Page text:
The past few weeks, I’ve been willing to speak Hebrew to most sales clerks (I still need to learn how to say “slices” if I’m going to use Hebrew in Pizza Hut), but not to try and have conversations in Hebrew with my Israeli friends.
It felt pointless. I could do two conversation “volleys” back/forth before I’d cave and go, OK, that’s enough, I have to talk in English now…
But this week, I just started going for it. Oh, I go s – l – o – w (you can practically see the gears turning in m y head; it’s like I’m expecting time to stop until I come up with the right word or verb conjugation; my poor friends just look at me and wait as I stare a million miles off into space, coming up with the word I’m lookng for…), and I need lots of help from them; it’s like I’m a bimbo actress and they’re feeding me lines… But I’m doing it.
Fortunately, I’m blessed with a lack of embarassment. I don’t care if I “look bad” and like an obvious new immigrant by making lots of mistakes when speaking Hebrew. I am one!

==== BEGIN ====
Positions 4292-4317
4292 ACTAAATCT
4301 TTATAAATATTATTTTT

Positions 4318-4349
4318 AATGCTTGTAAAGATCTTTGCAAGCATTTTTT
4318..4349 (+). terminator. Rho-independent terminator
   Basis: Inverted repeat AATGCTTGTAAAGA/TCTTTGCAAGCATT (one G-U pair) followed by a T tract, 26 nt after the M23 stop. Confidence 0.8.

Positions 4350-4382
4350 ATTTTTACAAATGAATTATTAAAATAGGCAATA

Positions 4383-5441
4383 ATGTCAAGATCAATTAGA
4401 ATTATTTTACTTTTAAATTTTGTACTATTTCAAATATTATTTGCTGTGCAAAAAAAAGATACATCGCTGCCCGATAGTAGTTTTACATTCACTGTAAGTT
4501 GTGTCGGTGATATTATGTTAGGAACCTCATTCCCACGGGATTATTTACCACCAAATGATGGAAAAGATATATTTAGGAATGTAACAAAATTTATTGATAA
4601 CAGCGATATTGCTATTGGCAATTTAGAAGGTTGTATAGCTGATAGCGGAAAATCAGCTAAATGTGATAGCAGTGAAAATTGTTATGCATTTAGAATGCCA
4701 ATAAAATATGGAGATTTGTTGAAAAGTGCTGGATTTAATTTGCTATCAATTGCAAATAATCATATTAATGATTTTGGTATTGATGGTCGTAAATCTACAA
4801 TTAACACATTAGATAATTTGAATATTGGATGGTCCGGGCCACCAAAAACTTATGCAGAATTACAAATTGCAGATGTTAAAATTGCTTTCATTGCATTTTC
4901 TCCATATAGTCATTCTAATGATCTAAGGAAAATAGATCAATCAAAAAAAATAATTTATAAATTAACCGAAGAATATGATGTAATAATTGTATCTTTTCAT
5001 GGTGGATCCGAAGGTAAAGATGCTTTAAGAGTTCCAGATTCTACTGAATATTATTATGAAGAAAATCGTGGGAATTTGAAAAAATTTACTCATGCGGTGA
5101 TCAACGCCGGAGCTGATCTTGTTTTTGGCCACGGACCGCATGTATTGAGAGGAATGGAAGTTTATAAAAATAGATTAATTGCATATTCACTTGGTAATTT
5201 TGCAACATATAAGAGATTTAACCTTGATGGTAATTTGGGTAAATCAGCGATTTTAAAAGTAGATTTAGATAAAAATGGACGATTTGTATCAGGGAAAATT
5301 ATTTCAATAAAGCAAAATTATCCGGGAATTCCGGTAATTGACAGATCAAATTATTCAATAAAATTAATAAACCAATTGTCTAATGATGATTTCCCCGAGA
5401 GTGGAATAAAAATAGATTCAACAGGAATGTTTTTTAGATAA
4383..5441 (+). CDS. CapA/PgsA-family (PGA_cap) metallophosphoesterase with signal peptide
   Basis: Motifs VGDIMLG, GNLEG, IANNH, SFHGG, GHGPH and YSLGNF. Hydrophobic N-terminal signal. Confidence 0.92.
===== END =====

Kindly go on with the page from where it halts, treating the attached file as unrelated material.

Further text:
I get lots of opportunties to practice throughout my day. Like when I forgot to take my “towel card” from the desk attendant as I left the gym after a workout the other day, and I went back and said שליחה,שחכתי את הקרטיס שלי. תודה, ביי (Sorry, I forgot my card. Thanks, bye!).
Or, when a woman asked me for directions as I waited on my bike at an intersection for the light to change. I didn’t know enough Hebrew to help her out, and I tried to explain this, but she really wanted an answer and wouldn’t accept my limitations. She pointed to the street we were on and asked me (in Hebrew) This is Dizengoff, right? I answered yes, but still couldn’t answer her next question. Eureka! Since I had my bearings, I thought to point to my left and say צפון (north) and to my right and say דרום (south), and she was like (in Hebrew) A-ha! Thanks, Buddy! as she took off in the direction she needed to go. Score!
I was also stoked when I spontaneously answered my boss in Hebrew, and told him a serious piece of information he needed to hear in Hebrew! He was so surprised, and when we eventually switched back into English, he was very encouraging, telling me I had done great. ! אחלה (Arabic slang for “Great!”)
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